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Opinion: Canyon Lake’s Rep. Biedermann Busts ‘Myths’ About HB 3

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Opinion: Canyon Lake’s Rep. Biedermann Busts ‘Myths’ About HB 3

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Republicans on the floor of the Texas legislature's House of Representatives on July 14 after Democrats headed to Washington, D.C., July 12 to block action on HB 3, which includes a series of voting restrictions backed by Texas Republicans. Image courtesy of Rep. Kyle Biedermann.

by Rep. Kyle Biedermann, R-73
Texas House of Representatives

House Democrats are as good about sowing disinformation on election reform as they are at spreading COVID-19 all over Washington. Complicit in this campaign of dishonesty is the leftist media.

Myths include: Texas House Bill 3 (HB 3) places unreasonable barriers for voters with special needs; limits the available time for the electorate to vote; and places arduous restrictions on mail-in ballots.

However, the facts paint a much different picture. HB 3 makes it easier to vote and harder to cheat.

The written language does not change the current law that allows for elderly or disabled individuals to vote from their vehicle. In fact, HB 3 preserves the ability of such voters to have ballots delivered to their vehicle, and enhances current law by allowing voters to receive assistance with the reading and marking of their ballots.

HB 3 also expands eligible hours counties may elect to start early voting by providing a 6 a.m. to 10 p.m. timeframe. Furthermore, the bill mandates that counties must ensure a nine-hour window for early voting, a one-hour expansion from current law. It is pertinent to mention that under current statute, all employers must allow their employees to vote on election day, or they will be guilty of a Class C misdemeanor.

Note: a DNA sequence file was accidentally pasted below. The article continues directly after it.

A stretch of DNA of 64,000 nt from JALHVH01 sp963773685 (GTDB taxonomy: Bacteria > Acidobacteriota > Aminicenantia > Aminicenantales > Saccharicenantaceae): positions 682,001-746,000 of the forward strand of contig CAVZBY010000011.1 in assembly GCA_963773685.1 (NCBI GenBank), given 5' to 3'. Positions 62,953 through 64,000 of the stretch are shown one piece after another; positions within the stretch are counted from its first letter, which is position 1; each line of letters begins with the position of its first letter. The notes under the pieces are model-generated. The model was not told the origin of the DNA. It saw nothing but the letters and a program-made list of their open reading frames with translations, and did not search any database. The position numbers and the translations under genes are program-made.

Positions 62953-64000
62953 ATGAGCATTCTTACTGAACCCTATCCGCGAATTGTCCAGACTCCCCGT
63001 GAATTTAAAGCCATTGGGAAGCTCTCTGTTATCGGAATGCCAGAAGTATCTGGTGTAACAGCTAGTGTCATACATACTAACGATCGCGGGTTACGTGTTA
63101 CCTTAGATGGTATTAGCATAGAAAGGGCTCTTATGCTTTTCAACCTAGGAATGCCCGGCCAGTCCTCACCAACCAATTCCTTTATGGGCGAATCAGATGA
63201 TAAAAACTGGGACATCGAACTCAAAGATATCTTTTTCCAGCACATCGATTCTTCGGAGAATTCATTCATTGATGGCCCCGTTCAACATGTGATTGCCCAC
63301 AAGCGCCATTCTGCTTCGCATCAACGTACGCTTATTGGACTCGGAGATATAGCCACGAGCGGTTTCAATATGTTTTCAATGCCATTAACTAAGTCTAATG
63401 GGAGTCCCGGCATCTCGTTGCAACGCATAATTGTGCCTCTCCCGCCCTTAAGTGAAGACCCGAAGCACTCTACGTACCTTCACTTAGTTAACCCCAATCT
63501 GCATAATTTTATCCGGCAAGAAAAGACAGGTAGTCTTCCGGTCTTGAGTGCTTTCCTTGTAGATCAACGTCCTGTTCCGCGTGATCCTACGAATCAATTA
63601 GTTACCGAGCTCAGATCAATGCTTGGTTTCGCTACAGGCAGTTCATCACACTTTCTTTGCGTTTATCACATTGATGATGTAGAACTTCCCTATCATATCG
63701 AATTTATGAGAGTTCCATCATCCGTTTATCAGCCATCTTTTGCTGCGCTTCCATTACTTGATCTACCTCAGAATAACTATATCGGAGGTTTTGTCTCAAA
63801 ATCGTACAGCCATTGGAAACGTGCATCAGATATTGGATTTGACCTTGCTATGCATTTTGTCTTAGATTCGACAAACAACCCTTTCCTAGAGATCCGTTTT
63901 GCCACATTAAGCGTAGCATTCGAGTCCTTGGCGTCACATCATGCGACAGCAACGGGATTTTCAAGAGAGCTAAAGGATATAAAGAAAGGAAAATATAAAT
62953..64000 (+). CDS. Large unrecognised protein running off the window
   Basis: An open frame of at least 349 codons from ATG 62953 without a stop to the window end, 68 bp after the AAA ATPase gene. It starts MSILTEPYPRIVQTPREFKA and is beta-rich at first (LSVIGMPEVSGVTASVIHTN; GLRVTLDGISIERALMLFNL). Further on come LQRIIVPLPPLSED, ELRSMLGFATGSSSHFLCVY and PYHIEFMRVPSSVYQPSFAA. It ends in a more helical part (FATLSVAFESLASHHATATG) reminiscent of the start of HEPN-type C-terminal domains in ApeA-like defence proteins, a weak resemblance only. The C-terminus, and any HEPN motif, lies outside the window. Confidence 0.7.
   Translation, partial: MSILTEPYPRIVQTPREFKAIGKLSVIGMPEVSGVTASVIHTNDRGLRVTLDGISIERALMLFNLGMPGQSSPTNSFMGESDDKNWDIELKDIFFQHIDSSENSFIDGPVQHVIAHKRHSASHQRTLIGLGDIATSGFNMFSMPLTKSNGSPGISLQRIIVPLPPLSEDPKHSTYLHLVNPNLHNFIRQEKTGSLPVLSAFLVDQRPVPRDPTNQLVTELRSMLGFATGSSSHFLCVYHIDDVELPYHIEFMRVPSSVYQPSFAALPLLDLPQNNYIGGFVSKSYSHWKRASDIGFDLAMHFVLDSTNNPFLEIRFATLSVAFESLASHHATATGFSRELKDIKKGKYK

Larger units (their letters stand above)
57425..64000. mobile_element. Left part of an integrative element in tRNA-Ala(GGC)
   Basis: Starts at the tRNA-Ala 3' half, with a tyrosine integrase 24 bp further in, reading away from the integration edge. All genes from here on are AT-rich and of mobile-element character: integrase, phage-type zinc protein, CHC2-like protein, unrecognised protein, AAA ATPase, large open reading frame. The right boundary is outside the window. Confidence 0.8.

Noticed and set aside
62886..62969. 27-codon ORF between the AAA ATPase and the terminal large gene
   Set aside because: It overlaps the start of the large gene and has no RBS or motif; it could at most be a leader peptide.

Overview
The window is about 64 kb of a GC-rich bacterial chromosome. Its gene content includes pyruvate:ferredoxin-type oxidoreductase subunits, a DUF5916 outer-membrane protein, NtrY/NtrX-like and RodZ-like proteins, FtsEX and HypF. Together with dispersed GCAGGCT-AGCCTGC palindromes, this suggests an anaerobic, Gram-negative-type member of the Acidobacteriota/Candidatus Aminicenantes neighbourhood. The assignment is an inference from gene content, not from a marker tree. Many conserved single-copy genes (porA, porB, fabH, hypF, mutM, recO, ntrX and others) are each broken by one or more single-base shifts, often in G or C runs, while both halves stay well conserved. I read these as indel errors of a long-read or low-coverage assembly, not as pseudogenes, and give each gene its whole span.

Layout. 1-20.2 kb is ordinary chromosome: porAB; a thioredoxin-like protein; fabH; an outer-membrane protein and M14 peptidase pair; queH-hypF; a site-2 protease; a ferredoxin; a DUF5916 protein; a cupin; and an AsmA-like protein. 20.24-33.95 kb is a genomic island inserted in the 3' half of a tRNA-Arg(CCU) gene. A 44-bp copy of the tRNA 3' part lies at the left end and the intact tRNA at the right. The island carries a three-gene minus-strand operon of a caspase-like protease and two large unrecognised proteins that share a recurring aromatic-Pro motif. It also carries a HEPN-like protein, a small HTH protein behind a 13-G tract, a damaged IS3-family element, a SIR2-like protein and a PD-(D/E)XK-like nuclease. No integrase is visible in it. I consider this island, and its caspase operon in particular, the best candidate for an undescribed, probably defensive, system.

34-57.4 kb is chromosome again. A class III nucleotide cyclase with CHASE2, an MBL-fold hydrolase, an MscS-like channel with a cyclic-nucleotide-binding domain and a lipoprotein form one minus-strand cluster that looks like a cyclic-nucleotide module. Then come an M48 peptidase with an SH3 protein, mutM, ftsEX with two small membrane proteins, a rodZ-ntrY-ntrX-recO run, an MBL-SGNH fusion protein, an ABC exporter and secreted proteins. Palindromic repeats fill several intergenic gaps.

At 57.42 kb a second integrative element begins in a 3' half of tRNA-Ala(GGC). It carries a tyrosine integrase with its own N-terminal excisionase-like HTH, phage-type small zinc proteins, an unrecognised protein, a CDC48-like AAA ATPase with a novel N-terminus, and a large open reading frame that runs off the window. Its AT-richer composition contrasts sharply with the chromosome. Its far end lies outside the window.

HB 3 eliminates the practice of mailing unsolicited ballot applications. Currently, public officials can solicit, distribute, or authorize public funds to facilitate third-party distribution of unsolicited mail ballot applications. Harris County sent applications to all 2.4 million registered voters in 2020.

It creates confusion for voters who did not want to vote by mail and leaves an opening for bad actors to steal ballots or double vote. The only people who should receive these applications are the people who requested them. This legislation closes this loophole and safeguards our absentee ballot process.

In tandem with eliminating unsolicited ballot applications, HB 3 introduces an ID requirement to vote by mail. Our state—and several others across the country—have seen tremendous success with requiring an ID to vote in person.

To create uniformity and decrease the potential for fraud, it’s important that we extend that same requirement to ballots sent by mail. This legislation requires a government-issued ID or Social Security number to be included in applications and mail-in ballots to ensure that ballot is sent to the person who requested it.

Finally, HB 3 seeks to crack down on vote harvesting, which is the practice of an individual or group being paid to collect large quantities of ballots. This method of ballot collection creates a great deal of distrust, as the voter cannot be sure if their ballot made it to the voting site. HB 3 prohibits ballot harvesting and makes violators subject to felony prosecution to increase ballot security.

The integrity of our elections has sustained immense criticism and doubt in recent months, and for good reason. Local election officials employed unprecedented voting measures during COVID-19 under the guise of safety, with no regard to ballot security.

This fostered skepticism of our free and fair elections, and demands a thoughtful and uniform response. Failing to acknowledge the damaged reputation of our state’s elections will ensure the exact thing Democrats claim to detest – decreased voter turn out.

It is the legislature’s job to ensure one person gets one vote. No more, no less.

(To read a rebuttal to this Opinion piece, click here.)

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1 Comments

  1. D.J. Diepen August 3, 2021

    There is no evidence of any widespread double voting.
    The only reason these restrictions are suggested is to try and stem the tide of loss of republican votes.

    Reply

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